"We see the comfort margin in that because the revenue levels are basically settling down after policy reforms announced in the 2011 budget."
Points of Concern
He said the interest bill would be higher, but taxes on interest will bring in more revenue.
"Interest expense will be an additional adjustment," Jayasundera said. "But I hope if anybody is paying higher interest on those receipts they must also pay non refundable withholding tax on interest. So these things will not cause much of a disturbance."
"Expenditure other than non-interest expenditure is all well within our ceiling,"
There have been agitations for further public sector wage increases. But Jayasundera said wage increases and cost of living allowances have been given and in four months work will begin on the next budget for 2012.Jayasundera said and rupee depreciation will also increase rupee proceeds of foreign loans.
Currency depreciation and inflation increases nominal state revenues and cuts the real cost of wages and debt denominated in domestic money, a phenomenon known as inflating the debt away.
"[From] project related capital expenditure have we have a little advantage with the exchange rate adjustment as well," he said.
"We have some additional rupees coming in to the system because of that."
Currency depreciation will also increase tax revenues from international trade, which will help offset slightly higher debt service costs in rupee terms, he said.
Sri Lanka's rupee fell from 110 to 130 due to high credit growth accommodated by the central bank via sterilized sales of foreign exchange from around August 2011, which kept interest rates down last year.
From 1951, Sri Lanka's budgets have been connected to the country's money and exchange rate, after a central bank which has the power to print money by Treasury bill purchases was set up.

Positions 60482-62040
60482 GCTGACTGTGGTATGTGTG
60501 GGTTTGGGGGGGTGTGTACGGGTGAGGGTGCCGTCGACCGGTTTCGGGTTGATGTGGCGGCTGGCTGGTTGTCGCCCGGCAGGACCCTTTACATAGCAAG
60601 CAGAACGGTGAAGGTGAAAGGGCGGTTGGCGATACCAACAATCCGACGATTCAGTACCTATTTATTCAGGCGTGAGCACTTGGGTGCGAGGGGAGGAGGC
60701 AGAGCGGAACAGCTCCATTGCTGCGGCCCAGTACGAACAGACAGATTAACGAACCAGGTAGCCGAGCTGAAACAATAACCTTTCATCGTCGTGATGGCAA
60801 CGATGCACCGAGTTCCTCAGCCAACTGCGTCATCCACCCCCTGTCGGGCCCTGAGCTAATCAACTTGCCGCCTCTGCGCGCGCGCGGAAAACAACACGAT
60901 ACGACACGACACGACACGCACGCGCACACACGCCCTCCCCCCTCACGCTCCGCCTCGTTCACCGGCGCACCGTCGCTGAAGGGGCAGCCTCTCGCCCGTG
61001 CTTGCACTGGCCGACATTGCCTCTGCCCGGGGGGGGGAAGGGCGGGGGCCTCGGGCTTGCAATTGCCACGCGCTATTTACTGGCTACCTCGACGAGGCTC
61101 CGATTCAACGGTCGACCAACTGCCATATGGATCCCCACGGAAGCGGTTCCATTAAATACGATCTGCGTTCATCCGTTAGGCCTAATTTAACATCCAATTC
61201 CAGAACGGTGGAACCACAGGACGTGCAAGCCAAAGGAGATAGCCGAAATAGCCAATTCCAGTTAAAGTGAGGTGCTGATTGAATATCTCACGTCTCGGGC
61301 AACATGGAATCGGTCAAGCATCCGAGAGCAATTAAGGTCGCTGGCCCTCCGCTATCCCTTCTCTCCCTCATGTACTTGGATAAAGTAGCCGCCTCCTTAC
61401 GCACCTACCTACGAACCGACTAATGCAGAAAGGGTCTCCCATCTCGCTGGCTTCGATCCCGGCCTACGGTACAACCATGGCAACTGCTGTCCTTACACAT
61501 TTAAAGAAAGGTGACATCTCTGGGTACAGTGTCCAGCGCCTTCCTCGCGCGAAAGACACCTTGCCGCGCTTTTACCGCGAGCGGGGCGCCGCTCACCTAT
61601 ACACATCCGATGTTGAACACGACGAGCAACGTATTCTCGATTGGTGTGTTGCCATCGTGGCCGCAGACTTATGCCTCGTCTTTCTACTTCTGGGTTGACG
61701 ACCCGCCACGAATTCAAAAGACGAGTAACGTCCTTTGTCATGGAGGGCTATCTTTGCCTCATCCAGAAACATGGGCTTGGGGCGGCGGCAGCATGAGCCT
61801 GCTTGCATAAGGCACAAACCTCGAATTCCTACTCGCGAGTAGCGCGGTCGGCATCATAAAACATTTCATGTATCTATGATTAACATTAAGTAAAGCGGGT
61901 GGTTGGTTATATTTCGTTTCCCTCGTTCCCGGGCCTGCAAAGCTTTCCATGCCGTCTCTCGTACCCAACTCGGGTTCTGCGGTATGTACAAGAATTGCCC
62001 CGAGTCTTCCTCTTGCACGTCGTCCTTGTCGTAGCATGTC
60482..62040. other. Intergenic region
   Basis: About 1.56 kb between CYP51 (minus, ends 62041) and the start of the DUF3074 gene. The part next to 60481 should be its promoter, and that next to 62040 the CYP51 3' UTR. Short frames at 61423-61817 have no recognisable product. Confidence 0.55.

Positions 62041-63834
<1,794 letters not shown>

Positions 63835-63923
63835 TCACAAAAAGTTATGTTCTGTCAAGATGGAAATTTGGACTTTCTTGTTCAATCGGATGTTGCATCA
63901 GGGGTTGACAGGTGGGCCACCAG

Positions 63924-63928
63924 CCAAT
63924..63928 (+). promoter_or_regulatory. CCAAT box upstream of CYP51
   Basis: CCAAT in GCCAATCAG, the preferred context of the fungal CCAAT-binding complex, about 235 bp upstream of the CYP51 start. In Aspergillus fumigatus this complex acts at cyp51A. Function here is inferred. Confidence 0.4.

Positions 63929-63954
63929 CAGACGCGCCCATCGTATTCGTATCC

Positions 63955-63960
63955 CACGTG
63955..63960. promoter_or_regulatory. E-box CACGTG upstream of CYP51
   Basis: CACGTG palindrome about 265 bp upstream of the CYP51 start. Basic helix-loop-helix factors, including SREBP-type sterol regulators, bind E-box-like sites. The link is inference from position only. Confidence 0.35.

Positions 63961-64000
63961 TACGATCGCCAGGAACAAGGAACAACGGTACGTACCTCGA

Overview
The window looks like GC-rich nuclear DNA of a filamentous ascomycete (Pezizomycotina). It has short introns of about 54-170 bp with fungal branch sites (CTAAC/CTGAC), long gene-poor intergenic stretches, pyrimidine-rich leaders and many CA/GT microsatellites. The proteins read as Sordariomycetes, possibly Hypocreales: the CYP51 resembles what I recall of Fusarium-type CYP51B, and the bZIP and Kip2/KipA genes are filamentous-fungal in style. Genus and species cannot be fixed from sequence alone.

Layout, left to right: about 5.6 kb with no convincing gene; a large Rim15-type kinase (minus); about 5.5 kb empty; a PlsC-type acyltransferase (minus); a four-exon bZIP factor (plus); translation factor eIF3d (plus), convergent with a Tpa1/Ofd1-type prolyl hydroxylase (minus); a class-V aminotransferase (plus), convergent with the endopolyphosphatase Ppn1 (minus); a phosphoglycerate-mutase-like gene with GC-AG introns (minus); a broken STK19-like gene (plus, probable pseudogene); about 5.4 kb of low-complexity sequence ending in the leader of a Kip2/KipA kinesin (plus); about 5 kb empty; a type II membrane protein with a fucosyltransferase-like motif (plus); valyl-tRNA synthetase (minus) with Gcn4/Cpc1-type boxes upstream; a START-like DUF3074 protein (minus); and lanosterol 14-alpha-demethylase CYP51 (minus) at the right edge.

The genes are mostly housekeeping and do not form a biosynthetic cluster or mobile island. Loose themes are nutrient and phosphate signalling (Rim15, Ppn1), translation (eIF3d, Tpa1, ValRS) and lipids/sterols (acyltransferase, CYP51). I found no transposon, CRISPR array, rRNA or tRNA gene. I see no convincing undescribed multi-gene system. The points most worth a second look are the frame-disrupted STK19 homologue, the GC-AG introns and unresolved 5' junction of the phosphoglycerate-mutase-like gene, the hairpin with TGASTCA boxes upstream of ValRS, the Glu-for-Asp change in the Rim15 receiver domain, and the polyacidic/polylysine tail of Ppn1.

Prior to 1951that fiscal operations were completely insulated from the money supply, and deficit spending could neither create inflation nor currency depreciation, as state or private debt could not be monetized.
In 2011 the Central Bank bought 185 billion rupees of Treasury bills, effectively monetizing debt, though not necessarily for fiscal needs, as it sterilized foreign exchange sales to keep interest rates down.
Jayasundera said up to April 10, revenues were only two billion rupees below internal projects and expenses were 5 to 6 billion rupees above target.
Some debt was monetized in April to pay salary advances. Jayasundera said 38 billion rupees out of a 40 billion rupee special one month Treasury bill sold to the banking system had been repaid by last Friday.
Last year, though the central government budget deficit was kept to 6.9 percent of GDP state energy enterprises ran large losses and borrowed from banks. A key reason for the rupee collapse was credit demand from state energy enterprises.
The Ceylon Petroleum Corporation lost 94 billion rupees and the power utility, Ceylon Electricity board lost another 25.5 billion rupees.
The two energy entities ran up a deficit of 1.8 percent of GDP which pushed the overall public sector deficit (with only two non-financial public sector enterprises counted) to at least 8.7 percent of GDP, not counting airlines, railways and bus utilities.
State run airlines lost another 19.5 billion rupees but port and airport utilities made some profits.
In January after the fiscal year was over, CPC was given 55 billion rupees of Treasury securities (about 0.8 percent of GDP) to offset the debt run up with state agencies before that date. It is not clear as to what fiscal year that debt will be charged.
In January shortly before fuel prices and interest rates were raised government bank borrowings also shot up.
In that month the government borrowed 67.5 billion rupees from commercial banks and a further 25.7 billion rupees from the Central Bank.
Total borrowings from the banking system in January were 93.2 billion rupees equal to 20 percent of the projected 468 billion rupee projected budget deficit for 2012.